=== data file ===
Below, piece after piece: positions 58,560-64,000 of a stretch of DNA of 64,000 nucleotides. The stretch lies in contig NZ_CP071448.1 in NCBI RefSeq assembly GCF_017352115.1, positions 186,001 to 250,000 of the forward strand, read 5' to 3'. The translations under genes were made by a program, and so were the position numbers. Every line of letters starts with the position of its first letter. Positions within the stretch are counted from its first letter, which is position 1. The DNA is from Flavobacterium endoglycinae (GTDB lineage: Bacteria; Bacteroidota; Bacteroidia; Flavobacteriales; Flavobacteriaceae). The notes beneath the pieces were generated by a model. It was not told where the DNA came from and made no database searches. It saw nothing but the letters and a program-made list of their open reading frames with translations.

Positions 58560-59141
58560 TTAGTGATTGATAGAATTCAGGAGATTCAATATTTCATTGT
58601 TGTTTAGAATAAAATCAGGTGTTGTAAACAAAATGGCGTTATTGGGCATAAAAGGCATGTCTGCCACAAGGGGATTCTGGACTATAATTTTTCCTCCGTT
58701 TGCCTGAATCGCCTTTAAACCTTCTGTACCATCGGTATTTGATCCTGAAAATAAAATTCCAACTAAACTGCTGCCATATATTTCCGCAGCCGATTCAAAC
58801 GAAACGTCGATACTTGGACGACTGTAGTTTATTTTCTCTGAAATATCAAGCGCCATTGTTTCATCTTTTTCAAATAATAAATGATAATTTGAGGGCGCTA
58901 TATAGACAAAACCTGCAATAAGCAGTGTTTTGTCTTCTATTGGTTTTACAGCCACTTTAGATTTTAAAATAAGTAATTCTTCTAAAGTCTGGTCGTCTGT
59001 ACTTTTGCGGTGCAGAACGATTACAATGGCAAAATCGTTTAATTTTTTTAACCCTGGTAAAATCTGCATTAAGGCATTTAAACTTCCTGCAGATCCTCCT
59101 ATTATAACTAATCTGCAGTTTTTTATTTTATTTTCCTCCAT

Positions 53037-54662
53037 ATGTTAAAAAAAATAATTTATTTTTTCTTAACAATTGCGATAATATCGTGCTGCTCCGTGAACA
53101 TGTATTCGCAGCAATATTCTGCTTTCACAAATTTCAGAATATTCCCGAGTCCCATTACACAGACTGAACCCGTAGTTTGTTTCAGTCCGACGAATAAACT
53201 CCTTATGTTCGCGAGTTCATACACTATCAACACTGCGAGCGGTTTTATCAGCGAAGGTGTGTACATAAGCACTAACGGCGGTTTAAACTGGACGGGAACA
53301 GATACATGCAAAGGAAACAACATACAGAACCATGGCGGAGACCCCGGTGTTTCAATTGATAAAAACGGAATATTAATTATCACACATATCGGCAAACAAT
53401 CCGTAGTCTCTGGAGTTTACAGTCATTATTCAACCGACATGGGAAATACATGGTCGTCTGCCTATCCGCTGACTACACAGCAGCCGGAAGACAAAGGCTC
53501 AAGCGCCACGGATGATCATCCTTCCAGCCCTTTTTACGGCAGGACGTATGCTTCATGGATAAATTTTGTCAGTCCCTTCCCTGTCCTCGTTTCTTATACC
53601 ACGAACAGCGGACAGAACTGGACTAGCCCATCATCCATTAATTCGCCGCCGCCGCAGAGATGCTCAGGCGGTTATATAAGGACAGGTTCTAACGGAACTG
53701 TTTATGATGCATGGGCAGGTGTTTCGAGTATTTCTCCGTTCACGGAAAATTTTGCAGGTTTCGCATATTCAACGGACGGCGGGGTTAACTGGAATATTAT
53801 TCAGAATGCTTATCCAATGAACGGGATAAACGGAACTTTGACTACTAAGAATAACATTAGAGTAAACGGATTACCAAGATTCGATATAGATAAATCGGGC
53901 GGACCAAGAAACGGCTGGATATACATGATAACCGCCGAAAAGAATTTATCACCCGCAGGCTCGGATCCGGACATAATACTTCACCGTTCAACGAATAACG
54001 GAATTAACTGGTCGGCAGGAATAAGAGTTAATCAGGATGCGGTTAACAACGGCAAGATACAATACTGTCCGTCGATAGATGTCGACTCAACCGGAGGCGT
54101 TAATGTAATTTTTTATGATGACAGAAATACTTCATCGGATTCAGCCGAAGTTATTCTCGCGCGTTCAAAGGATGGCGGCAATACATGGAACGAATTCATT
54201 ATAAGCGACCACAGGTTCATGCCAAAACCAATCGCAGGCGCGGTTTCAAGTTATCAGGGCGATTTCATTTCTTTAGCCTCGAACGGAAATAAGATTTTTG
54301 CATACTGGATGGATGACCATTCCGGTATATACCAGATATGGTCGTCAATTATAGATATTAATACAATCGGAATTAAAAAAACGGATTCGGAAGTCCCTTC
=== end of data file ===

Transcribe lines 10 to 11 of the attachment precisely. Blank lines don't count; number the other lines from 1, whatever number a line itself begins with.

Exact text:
Positions 53037-54662
53037 ATGTTAAAAAAAATAATTTATTTTTTCTTAACAATTGCGATAATATCGTGCTGCTCCGTGAACA